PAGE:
Saturday, September 17, 2011

Obama signs hate crimes bill into law in 2009

CNN - Gay Rights

President Obama on Wednesday signed a law that makes it a federal crime to assault an individual because of his or her sexual orientation or gender identity.

The expanded federal hate crimes law, hailed by supporters as the first major federal gay rights legislation, was added to a $680 billion defense authorization bill that Obama signed at a packed White House ceremony.

The hate crimes measure was named for Matthew Shepard, a gay Wyoming teenager who died after being kidnapped and severely beaten in October 1998, and James Byrd Jr., an African-American man dragged to death in Texas the same year.

Shepard's mother, Judy, was among those at the ceremony that also included Vice President Joe Biden, Defense Secretary Robert Gates, Attorney General Eric Holder and leading members of Congress and the Pentagon, who were on hand for the appropriations bill signing.

To loud applause, Obama hailed the hate crimes measure in the bill as a step toward change to "help protect our citizens from violence based on what they look like, who they love, how they pray."

He cited the work of the late Sen. Edward Kennedy of Massachusetts and others "to make this day possible."

Later Wednesday, Obama stood with Shepard's parents and relatives of Byrd at a separate White House event honoring passage of the expanded hate crimes law.

Noting reports of 12,000 crimes based on sexual orientation over the past 10 years, Obama called the bill another step in the continuing struggle for protecting human rights.

"Because of the efforts of the folks in this room, particularly those family members standing behind me, the bell rings even louder now," Obama said. When he finished his remarks, he hugged the weeping relatives as the audience applauded.

Several religious groups have expressed concern that a hate crimes law could be used to criminalize conservative speech relating to subjects such as abortion or homosexuality. However, Holder has said that any federal hate-crimes law would be used only to prosecute violent acts based on bias, not to prosecute speech based on controversial racial or religious beliefs.

Former President George W. Bush had threatened to veto a similar measure, but Obama brought a reversal of that policy to the White House.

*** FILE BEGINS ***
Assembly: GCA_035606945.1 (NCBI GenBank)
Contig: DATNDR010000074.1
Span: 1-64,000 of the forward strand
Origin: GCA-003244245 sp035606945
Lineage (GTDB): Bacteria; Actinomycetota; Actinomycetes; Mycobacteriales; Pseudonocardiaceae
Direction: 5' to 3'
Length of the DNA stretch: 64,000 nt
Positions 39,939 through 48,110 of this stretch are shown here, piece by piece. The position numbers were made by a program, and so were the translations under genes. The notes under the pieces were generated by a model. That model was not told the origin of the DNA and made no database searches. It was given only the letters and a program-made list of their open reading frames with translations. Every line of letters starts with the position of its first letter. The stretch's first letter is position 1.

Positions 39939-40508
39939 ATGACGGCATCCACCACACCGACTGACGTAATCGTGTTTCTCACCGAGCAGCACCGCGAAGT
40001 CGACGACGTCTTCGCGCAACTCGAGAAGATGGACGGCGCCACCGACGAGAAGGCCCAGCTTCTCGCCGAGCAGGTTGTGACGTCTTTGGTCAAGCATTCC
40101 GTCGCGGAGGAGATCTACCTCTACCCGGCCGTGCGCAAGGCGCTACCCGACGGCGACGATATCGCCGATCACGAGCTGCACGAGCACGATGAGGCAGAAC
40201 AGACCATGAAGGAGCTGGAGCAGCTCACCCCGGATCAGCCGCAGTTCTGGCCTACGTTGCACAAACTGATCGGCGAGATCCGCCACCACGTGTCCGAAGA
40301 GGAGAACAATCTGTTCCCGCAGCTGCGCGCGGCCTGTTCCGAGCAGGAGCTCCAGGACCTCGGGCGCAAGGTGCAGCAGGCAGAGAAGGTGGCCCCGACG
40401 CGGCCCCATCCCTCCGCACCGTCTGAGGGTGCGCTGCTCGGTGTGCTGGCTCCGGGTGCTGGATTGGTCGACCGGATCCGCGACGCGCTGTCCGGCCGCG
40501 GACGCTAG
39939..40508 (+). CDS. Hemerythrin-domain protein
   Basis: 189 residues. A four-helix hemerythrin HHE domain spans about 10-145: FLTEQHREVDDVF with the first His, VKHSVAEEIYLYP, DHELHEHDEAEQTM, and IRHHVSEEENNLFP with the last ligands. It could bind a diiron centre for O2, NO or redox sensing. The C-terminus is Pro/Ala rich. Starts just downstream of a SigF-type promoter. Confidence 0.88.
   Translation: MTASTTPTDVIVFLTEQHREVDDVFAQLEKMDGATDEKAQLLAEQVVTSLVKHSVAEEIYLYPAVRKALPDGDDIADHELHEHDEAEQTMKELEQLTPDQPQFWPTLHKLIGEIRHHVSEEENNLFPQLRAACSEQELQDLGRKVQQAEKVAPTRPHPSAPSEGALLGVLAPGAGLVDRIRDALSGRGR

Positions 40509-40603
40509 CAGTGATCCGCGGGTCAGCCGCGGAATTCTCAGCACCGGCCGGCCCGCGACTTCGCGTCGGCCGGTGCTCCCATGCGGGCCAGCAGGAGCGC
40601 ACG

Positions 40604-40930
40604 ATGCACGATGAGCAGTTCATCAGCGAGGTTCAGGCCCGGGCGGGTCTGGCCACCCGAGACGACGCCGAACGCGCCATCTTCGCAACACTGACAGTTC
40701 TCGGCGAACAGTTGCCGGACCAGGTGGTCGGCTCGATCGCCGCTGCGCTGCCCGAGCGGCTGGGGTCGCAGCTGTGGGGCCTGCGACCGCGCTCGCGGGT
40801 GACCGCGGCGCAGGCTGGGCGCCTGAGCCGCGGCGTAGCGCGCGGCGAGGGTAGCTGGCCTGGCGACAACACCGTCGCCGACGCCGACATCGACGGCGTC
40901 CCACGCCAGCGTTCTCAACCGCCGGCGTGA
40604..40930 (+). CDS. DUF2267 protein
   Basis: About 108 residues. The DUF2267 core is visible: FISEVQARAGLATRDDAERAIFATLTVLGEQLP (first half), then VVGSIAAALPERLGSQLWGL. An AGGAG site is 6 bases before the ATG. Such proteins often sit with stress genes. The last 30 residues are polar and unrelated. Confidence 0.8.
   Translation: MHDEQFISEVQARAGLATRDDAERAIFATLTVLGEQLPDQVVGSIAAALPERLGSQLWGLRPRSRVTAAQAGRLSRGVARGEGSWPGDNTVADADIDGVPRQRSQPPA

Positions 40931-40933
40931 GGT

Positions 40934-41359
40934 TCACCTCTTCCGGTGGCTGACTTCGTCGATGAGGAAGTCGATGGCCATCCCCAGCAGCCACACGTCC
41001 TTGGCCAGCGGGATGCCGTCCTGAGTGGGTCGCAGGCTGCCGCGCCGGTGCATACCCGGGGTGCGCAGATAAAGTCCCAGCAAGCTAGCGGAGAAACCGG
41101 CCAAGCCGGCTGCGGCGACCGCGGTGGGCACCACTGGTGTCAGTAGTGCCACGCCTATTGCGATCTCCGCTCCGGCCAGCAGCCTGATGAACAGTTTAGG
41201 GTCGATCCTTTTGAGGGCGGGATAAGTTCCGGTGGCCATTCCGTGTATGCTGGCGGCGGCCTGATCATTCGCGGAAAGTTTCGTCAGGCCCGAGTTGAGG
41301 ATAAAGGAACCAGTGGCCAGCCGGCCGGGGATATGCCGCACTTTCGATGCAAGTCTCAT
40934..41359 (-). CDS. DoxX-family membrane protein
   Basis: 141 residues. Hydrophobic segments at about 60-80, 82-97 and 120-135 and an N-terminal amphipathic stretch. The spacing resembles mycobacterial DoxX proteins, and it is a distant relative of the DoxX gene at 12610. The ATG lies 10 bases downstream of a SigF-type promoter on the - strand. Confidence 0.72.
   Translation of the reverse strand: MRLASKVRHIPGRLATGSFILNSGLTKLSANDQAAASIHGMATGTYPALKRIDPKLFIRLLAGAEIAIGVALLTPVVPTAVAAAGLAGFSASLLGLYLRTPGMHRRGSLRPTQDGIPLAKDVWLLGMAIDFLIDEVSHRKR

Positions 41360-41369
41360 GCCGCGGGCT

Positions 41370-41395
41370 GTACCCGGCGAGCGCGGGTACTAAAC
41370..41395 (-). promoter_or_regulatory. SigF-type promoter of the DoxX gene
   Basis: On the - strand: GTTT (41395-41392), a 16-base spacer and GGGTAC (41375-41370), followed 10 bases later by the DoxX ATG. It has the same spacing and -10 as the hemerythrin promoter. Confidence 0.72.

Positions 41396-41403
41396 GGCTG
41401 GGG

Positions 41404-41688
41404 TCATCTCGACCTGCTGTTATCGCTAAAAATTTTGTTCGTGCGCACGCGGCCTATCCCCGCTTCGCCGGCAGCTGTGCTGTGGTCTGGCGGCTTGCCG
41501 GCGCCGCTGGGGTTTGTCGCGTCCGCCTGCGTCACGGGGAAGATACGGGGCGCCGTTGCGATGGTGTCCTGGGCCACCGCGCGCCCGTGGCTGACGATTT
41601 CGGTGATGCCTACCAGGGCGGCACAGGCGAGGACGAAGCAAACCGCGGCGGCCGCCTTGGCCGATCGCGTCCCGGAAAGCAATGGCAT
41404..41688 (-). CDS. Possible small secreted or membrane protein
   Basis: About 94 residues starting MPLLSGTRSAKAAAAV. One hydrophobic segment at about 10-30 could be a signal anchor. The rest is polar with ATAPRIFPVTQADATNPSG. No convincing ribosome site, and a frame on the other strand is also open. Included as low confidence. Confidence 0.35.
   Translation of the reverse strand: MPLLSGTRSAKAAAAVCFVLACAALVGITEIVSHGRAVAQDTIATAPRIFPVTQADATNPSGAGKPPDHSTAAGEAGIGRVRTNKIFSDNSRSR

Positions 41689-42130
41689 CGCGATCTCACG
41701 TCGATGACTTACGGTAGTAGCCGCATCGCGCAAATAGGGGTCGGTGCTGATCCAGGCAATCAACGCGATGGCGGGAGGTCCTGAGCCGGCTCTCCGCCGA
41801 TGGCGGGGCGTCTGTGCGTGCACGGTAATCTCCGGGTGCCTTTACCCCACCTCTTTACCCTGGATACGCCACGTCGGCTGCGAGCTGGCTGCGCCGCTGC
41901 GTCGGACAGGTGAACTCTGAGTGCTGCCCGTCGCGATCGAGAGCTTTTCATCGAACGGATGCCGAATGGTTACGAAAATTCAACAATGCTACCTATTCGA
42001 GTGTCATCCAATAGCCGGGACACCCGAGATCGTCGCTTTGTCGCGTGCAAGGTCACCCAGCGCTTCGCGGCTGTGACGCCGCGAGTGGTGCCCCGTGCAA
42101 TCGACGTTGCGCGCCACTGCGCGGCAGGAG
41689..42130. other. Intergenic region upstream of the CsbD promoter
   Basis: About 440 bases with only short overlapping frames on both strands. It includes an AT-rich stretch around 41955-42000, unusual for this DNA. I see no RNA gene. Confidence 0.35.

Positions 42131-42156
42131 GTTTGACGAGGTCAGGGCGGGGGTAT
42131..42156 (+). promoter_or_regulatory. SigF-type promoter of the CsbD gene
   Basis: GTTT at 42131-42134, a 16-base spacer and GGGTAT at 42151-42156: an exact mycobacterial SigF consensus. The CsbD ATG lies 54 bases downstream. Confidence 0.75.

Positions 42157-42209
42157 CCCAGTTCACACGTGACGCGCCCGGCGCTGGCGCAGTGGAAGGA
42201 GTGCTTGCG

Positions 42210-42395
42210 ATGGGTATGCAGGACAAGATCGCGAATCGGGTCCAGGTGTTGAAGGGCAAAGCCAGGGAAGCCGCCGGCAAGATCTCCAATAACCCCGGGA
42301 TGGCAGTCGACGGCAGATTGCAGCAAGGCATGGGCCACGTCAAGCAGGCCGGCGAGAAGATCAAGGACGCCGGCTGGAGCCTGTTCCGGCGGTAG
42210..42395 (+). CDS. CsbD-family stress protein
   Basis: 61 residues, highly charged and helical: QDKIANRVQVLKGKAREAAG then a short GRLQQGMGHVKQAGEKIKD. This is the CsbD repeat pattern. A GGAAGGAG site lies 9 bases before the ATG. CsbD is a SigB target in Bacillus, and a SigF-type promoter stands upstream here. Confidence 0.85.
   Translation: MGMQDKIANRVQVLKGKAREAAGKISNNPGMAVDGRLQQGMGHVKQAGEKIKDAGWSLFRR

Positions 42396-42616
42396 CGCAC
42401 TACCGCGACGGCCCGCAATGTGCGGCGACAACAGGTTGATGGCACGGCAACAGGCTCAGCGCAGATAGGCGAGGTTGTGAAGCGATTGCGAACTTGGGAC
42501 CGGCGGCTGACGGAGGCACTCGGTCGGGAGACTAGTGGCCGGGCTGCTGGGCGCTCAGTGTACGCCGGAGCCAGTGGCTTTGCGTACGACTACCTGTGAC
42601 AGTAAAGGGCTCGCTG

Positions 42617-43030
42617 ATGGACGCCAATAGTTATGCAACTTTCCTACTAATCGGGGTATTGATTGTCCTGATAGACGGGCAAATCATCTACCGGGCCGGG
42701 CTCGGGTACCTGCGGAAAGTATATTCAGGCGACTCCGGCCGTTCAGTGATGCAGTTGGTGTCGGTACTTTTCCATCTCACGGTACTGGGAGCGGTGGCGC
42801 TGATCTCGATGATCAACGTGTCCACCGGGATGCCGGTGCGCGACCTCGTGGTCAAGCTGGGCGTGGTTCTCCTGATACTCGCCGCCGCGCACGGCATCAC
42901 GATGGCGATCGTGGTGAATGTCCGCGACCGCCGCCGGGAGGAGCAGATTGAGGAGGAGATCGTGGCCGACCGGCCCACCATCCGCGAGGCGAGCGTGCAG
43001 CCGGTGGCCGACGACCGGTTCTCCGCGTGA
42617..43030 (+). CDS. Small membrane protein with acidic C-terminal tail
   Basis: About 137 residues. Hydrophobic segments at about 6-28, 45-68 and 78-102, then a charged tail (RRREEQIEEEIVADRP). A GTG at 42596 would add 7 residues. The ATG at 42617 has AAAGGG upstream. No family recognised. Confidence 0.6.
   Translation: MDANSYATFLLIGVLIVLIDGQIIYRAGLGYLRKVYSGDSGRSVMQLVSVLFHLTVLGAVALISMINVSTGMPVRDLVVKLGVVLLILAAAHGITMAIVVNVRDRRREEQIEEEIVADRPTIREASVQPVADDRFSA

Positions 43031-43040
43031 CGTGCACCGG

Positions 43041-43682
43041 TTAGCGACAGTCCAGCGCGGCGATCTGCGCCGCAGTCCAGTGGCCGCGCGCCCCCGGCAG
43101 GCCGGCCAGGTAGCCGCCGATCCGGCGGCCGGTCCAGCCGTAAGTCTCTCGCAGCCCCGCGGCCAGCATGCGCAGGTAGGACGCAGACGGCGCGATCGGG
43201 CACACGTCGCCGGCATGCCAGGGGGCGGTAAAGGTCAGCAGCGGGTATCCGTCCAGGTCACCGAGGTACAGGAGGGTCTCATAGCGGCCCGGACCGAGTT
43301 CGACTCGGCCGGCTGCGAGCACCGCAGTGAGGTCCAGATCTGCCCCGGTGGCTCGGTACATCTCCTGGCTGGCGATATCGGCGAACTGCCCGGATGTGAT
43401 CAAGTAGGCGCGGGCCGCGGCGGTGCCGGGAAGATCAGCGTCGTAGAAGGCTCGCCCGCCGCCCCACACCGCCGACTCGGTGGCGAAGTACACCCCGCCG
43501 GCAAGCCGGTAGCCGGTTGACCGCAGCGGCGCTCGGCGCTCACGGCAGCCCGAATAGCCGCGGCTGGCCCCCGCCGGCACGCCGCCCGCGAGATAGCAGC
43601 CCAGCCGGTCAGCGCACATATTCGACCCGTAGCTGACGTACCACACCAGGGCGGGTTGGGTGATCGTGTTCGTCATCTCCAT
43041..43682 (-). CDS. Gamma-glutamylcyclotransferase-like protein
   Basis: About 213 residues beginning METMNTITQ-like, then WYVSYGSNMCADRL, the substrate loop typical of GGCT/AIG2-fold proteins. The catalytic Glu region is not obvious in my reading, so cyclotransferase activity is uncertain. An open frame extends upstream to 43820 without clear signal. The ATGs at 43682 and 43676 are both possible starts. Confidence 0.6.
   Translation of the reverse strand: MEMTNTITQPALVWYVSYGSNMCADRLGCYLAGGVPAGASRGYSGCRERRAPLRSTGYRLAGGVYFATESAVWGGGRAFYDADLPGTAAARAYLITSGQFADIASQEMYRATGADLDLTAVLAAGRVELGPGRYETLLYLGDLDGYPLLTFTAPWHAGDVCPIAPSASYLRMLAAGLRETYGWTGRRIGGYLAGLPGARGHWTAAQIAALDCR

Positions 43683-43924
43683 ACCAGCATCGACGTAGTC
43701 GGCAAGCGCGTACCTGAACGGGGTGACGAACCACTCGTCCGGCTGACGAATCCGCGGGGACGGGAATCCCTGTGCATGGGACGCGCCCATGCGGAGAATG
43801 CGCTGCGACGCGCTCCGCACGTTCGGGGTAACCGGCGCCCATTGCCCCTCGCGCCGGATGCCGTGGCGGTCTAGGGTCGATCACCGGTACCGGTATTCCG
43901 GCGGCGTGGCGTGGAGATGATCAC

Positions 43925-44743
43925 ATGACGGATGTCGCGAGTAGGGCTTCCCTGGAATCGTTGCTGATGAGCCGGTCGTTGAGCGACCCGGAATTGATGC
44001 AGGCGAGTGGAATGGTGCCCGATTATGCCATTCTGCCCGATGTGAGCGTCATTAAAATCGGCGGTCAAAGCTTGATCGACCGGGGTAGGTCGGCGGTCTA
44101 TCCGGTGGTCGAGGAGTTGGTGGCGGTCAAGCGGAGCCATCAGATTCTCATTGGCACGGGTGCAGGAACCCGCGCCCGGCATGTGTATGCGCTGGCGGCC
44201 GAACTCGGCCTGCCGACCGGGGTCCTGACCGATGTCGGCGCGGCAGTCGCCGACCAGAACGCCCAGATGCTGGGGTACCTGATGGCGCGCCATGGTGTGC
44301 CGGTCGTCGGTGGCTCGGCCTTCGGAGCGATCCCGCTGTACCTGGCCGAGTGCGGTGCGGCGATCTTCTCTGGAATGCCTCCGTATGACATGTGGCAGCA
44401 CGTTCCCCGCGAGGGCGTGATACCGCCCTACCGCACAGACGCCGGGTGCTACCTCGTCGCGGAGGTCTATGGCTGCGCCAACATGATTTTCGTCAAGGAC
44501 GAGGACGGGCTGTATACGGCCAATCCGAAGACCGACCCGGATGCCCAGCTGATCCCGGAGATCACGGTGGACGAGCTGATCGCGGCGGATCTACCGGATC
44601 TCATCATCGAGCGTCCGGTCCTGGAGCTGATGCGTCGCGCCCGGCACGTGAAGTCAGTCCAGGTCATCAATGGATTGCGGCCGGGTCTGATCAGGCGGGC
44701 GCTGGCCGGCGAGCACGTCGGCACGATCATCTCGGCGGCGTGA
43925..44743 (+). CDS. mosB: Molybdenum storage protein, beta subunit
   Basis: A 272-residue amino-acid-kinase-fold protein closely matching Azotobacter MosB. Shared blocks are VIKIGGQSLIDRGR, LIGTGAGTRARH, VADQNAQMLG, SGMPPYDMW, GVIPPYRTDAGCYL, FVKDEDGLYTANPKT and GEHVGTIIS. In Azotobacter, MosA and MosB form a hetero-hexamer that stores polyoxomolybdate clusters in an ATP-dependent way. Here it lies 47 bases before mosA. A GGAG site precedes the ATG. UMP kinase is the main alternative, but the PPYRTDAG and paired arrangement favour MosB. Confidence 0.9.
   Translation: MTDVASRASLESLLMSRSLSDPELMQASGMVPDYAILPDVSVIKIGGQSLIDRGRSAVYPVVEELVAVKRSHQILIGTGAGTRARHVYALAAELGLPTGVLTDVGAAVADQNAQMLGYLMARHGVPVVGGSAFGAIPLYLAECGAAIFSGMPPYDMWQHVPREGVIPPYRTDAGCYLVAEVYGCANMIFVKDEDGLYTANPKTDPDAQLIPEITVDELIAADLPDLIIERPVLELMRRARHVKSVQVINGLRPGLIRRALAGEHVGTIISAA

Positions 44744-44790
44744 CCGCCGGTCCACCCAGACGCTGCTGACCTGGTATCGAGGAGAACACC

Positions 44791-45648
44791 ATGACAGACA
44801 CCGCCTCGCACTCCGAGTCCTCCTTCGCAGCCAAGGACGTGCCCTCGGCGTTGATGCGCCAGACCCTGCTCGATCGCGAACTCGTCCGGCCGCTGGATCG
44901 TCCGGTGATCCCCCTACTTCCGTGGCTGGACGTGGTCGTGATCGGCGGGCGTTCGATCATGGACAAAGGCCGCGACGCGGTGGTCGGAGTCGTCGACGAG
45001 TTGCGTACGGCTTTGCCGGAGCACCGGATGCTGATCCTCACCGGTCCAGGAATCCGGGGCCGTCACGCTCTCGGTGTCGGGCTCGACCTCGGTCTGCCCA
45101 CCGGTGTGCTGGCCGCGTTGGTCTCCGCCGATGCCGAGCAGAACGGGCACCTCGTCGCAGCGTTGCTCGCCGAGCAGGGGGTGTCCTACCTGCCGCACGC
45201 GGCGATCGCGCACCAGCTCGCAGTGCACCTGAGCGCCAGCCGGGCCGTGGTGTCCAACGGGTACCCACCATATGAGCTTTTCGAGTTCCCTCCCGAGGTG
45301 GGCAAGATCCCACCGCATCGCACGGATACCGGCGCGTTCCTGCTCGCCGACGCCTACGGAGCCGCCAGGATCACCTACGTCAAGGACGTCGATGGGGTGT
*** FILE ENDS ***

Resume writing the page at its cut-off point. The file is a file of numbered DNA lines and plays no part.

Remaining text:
When the bill won final congressional approval last week, Human Rights Campaign president Joe Solmonese called the hate crimes measure "our nation's first major piece of civil rights legislation for lesbian, gay, bisexual and transgender people."

President says 'hate crimes' plan unneeded
Advisers would recommend veto of discriminatory federal plan
May 2007

One day after WND reported Christian activists were seeking a pledge from the president to veto a "hate crimes" bill now approved by the U.S. House, the White House issued a statement saying the proposal is "unnecessary and constitutionally questionable."

The plan, H.R. 1592 by U.S. Rep. John Conyers, D-Mich., is feared by opponents, as WND has reported, as a means to target Christians and to demolish both freedom of speech and religion in the United States. The House voted 237-180 for it today.

"The administration favors strong criminal penalties for violent crime, including crimes based on personal characteristics, such as race, color, religion, or national origin. However … if H.R. 1592 were presented to the president, his senior advisers would recommend that he veto the bill," the White House said.

The statement said state and local criminal laws already provide penalties for the violence addressed by the new federal crime defined in the bill, and many carry stricter penalties than the proposed language.